Snake Plant

Snake Plant aka Sansevieria trifasciata or Dracaena trifasciata

flora friday - snake plant

When it comes to houseplants, snake plants are so easy to take care of and might actually beat out the Photos plant as the best first plant to get if you’re a new plant parent. This week’s Flora Friday features Snake plants. They are perfect for the home, particularly the bedroom, because they purify the air by absorbing toxins and producing pure oxygen. With 70 different species and a lifespan ranging from 5-25 years, you can build a huge collection just from this one type of plant. Care may vary between different varieties, but they can withstand pretty much any environment so this is a perfect plant for a basement apartment with low light, the office, bathroom or in a room that gets plenty of light; so versatile!

Types of Snake Plants

With 70 different species, I’m not going to go ahead and name them all, but here are some of the most common types that you should be able to find in your local nursery.

  1. Black Gold 
  2. Futura Robusta 
  3. Futura Superba
  4. Cylindrica
  5. Golden Hahnii
flora friday - snake plant

Personally, I currently own a Futura Robusta and a Cylindrica but I’m sure they won’t be the only 2 snake plants I own for too long. I seriously love how much they vary from species to species and how unique they can be, particularly my Cylindrica whose stems have a round shape similar to bamboo stalks (not going to lie, when I first got it I had no idea it was part of the snake plant family because of how different it looks compared to the other species of snake plants!).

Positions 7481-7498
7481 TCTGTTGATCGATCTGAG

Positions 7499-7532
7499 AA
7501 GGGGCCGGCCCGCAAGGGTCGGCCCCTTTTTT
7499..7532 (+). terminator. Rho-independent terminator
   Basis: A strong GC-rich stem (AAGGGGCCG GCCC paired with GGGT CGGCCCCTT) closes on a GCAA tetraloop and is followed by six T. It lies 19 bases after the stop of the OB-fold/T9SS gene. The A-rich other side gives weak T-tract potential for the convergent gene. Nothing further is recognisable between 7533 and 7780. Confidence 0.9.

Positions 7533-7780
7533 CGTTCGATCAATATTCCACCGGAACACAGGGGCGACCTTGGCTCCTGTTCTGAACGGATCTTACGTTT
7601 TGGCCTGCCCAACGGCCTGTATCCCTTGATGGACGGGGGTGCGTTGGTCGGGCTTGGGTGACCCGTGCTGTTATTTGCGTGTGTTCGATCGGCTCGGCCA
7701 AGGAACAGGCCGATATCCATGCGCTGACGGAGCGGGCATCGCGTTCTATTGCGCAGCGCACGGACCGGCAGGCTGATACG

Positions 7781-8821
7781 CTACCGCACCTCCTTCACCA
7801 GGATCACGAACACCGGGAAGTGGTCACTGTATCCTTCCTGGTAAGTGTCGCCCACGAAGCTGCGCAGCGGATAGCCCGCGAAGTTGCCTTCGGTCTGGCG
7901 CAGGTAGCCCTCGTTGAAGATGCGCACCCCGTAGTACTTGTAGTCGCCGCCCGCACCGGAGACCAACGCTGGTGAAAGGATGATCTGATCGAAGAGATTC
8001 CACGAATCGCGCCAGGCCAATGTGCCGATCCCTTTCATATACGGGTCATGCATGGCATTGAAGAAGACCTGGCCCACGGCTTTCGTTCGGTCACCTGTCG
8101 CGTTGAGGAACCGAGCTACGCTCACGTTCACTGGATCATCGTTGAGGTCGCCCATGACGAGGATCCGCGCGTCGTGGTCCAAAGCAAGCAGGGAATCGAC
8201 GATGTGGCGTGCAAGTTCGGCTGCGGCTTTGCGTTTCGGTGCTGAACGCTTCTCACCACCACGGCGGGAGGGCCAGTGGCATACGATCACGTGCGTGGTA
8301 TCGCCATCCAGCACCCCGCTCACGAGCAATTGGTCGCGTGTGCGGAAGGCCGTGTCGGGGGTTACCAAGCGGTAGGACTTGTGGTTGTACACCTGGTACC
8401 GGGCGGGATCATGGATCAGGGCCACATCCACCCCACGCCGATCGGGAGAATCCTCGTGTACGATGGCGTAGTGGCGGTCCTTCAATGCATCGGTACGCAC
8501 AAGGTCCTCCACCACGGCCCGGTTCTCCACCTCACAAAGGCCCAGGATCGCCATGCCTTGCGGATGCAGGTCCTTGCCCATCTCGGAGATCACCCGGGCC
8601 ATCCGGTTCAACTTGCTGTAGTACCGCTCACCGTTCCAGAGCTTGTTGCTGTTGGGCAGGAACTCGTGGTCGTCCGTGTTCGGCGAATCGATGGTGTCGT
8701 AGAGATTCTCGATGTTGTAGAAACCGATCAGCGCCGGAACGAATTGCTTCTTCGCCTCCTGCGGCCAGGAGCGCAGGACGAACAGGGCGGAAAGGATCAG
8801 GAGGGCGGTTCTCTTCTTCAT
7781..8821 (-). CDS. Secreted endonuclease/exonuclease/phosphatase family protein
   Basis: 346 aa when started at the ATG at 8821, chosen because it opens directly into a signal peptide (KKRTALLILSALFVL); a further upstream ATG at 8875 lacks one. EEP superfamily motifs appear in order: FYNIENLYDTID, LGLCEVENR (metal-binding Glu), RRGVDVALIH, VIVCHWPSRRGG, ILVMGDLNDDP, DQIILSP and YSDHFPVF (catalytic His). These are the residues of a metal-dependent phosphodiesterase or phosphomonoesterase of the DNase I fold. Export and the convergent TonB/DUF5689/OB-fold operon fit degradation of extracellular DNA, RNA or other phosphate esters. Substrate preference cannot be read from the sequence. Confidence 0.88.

Cylindrica Futura Robusta

Care

Snake plants are very easy to take care of because they can thrive in just about any environment and need minimal care, however, care can vary depending on the species. 

Light: indirect sunlight is the ideal environment for your snake plant to thrive, but they can also survive in full sun and/or very low light. For example, I keep my Future Robusta in my windowless bathroom and take it out for some indirect sunlight every few weeks.

Water: snake plants rot easily, so when I say it requires minimal care I mean it. Over watering your snake plant will quickly kill it, so make sure you don’t water it too much and that you have good drainage in your pot. Water your snake plant once the soil dries completely and avoid getting the leaves wet. In the winter, your snake plant will require even less water. For example, I generally water my Cylindrica once a week, while I only water my Futura Robusta every 2-3 weeks.

flora friday - snake plant

Are Snake Plants safe?

If you have pets at home, it’s always good to know whether or not your new houseplant would be a danger to them. Snake plants are only mildly toxic so the consequences of your pet ingesting the plant are generally going to lead to an upset stomach and that’s about it, so yes, this is a great plant to have at home even if you have pets. 

Tips:

If your snake plant leaf tips are turning brown, it is most likely due to: inconsistent or improper watering, over-chlorinated water, excessive direct sunlight and/or heat. If you struggle to remember your plants watering schedule, mark it on your calendar, set reminders in your phone or download an app (there are so many out there!). When watering, I personally use distilled water or rain water to avoid giving my plants over-chlorinated water. It’s a cheap thing to add to your grocery list and will have a significant positive impact on all of your houseplants. 


Flora Friday – Pothos